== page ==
Shike – Day 47 of 306

There was a noise like a thunderclap and a blinding flash. The old scholar leaped to his feet and nearly fell into the stream. Taniko was shocked and frightened. A harsh, powerful stench filled the garden. A puff of smoke drifted past the dwarf pine trees. It was as if Sogamori had unleashed an ugly, vicious demon.

A horrified silence had fallen over the banquet. It was broken at last by Sogamori’s laughter.

“There’s a new subject for poetry,” he said loudly. Taniko glanced at Kiyosi and saw that he had his head down, staring resolutely at the stream, his expression a mixture of embarrassment and disgust.

Horigawa, who should have been outraged at the disturbance, strolled over to Sogamori and said, “Most remarkable. Has the esteemed Minister of the Left taken up sorcery?”

Sogamori laughed and sat down. “Nothing magical. It’s only a Chinese toy. I have a new man in my service, a barbarian from across the sea. He brought me a box of these little thunder balls. An amusing novelty, is it not?”

Taniko wondered about Sogamori’s barbarian. Could he be from the same land Jebu’s father had come from? Jebu had said nothing about these horrid fireballs.

Now it was Sogamori’s turn to recite. He stood up, thrusting out his chest, and boomed out a Chinese poem about a battle that had been fought over a thousand years before:

His chariot horses draped in tiger skins,
Duke Wen charged the lords of Ch’en and Ts’ai.
The Right Division of Ch’u collapsed,
Its battle flag dragging in the dust.

This was greeted with appreciative murmurs. Taniko observed that the old scholar who had been Sogamori’s victim had left the banquet. After a few more poems, it was Kiyosi’s turn to recite. Would he try to match his father in belligerence? Taniko wondered. Kiyosi remained seated, a thoughtful, faraway look in his eyes. He spoke in Chinese, so softly Horigawa’s guests had to strain to hear.

Frontier war drums disrupt all men’s travels.
I am fortunate enough to have brothers, but all are scattered;
There’s no longer a home where I might ask if they’re dead or alive.
How terrible it is that the fighting cannot stop!

There was total silence after Kiyosi had finished. He set his wine cup adrift and gazed after it as if he were quite alone. All eyes turned to Sogamori. If he had been annoyed by poems that neglected warfare, what would he do when his own son recited a poem that deplored it? The man on Kiyosi’s right took the cup out of the water and held it in a trembling hand, afraid to begin speaking.

“Who wrote that?” Sogamori asked in a low, hoarse voice.

“Tu Fu, honoured Father,” said Kiyosi. “One of the great poets of the T’ang dynasty.”

Sogamori nodded. “What compassion. What depth of feeling. Truly, a poet who understands the sufferings of a war-torn land.” With a lugubrious expression Sogamori reached for a wine cup and drank deeply.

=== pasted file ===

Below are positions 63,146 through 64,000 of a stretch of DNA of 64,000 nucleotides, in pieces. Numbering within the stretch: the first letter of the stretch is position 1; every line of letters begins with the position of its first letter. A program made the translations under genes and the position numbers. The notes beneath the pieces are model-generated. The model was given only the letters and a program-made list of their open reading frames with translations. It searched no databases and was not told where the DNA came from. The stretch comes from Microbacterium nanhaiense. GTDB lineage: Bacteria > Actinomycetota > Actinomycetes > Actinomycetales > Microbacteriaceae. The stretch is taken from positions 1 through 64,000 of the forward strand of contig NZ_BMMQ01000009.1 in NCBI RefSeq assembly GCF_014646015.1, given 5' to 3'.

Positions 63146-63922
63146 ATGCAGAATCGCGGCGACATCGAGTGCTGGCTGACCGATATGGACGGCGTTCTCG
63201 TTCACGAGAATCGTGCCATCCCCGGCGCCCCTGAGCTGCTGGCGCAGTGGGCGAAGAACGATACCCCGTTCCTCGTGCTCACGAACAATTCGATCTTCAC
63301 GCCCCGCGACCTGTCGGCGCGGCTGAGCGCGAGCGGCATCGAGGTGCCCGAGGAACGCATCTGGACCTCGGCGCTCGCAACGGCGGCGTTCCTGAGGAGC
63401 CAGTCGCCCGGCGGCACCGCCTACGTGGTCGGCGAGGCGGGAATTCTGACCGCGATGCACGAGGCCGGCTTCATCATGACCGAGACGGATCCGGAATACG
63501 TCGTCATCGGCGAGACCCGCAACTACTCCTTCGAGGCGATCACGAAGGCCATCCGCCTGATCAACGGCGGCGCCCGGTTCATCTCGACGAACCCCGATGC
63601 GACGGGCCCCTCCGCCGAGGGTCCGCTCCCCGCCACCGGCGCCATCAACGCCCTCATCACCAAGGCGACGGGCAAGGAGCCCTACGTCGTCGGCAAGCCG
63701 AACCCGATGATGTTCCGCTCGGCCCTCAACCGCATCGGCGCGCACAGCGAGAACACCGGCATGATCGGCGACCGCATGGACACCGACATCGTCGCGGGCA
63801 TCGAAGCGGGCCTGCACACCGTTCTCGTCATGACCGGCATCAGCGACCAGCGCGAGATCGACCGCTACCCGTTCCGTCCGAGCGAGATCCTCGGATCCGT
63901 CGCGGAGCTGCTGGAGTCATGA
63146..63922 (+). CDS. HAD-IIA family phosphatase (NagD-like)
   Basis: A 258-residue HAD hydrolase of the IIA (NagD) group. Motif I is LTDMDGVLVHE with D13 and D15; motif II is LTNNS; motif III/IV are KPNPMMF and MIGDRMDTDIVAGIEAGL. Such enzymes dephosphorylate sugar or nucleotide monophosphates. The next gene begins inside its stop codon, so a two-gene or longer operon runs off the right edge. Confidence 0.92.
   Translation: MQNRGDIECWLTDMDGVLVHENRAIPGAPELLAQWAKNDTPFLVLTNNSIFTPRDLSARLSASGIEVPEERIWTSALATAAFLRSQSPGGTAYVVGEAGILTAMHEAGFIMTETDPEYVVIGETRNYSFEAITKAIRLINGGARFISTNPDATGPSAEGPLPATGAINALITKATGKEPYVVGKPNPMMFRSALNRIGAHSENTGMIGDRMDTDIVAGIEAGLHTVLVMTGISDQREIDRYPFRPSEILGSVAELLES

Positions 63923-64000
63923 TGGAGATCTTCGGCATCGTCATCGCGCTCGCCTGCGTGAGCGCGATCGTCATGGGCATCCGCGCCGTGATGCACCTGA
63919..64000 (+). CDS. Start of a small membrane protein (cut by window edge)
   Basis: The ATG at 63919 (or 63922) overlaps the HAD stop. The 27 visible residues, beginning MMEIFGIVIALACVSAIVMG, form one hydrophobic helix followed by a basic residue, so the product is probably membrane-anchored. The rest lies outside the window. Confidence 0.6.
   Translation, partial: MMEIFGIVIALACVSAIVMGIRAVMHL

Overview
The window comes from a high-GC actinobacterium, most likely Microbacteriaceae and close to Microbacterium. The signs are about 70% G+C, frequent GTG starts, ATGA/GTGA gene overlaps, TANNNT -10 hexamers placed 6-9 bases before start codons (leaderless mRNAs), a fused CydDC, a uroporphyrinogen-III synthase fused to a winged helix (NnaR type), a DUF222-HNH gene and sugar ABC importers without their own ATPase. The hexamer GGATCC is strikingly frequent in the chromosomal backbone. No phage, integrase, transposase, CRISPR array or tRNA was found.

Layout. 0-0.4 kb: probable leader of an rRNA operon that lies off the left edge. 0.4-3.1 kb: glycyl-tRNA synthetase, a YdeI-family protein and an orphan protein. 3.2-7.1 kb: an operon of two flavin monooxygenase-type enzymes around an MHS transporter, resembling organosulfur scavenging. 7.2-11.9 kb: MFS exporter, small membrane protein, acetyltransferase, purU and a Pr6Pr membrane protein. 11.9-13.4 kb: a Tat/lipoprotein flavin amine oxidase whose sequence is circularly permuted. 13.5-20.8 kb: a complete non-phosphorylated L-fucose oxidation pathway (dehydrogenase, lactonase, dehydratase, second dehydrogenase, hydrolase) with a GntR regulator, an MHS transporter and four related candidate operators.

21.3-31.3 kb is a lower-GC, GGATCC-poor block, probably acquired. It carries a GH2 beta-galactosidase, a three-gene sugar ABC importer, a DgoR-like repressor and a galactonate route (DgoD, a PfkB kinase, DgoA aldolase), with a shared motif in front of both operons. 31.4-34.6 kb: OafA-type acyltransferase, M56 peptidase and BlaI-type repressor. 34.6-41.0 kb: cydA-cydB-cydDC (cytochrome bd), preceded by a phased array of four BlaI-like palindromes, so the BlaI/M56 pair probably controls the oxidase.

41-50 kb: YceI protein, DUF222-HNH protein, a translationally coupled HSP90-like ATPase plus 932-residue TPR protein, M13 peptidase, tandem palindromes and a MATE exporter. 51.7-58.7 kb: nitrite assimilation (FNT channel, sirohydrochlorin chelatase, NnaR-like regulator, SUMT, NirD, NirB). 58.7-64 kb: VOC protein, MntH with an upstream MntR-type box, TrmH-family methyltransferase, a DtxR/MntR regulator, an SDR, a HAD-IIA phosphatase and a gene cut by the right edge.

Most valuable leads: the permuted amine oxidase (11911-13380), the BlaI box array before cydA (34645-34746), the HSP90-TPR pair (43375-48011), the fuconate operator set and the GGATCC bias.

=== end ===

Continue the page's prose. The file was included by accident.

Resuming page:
Suddenly he grinned at Kiyosi. “My son’s taste in poetry is flawless,” he said proudly. “Just as his victory at the Imperial Palace shows that he has no peer in war.”

Taniko could hear breaths being expelled throughout the group. An unpredictable man, Sogamori, she thought; a changeable man. There was no telling how he would react when she lured him to a secluded part of the garden to encounter Akimi.

The servants brought food, and the recitations resumed. Another cup of wine was launched down the stream, and another. The formality of the occasion began to dissolve.

People stood up and moved about. The flirtations constantly being conducted by courtiers took their toll on the guests, as this man or that woman slipped discreetly away from the stream to rendezvous in the safe seclusion of the trees. Among the guests who stayed in their places, conversation gradually took the place of recitation.

Taniko quietly left Horigawa’s side, motioning to a maid to take over waiting on the prince and those near him. She hurried to the room where she had secreted Akimi.

“Now is the time.”

“Taniko-san, I’m terrified. What if something goes wrong?”

“I’m terrified, too. What else can we do?”

“You did not have to do this much. I’ll always be grateful to you, Taniko-san.”

Returning to the banquet, Taniko unfolded the fan she had had painted especially for the occasion and took up a dish of sweetened fruits. She carried the dish to Horigawa, Sogamori and Kiyosi, who were deep in discussion.

“Nits make lice,” Horigawa declared flatly.

“Twice in recent years the Takashi have been responsible for public executions,” said Kiyosi. “Many think this scandalous. We have lost the goodwill of many important men, many families, and the people in general, because they view these killings with horror.”

Taniko offered Sogamori an orange slice skewered on a sliver of wood. The heavyset Takashi chieftain smiled broadly at her. Taniko could see he must have been a very handsome man twenty years ago.

Smacking his lips after the orange slice, Sogamori said, “What have those executions to do with this question?”

“The Takashi are already called butchers,” Kiyosi said. “It is your advice that has got us that name, Prince Horigawa.” The young man’s dark eyes blazed at the prince. “Do you want us to be known as child murderers, too?”


  1. TurtleReader Identiconcomment_author_IP, $comment->comment_author); }else{echo $gravatar_link;}}*/ ?>

    TurtleReader wrote:

    The egg or young of a parasitic insect, such as a louse

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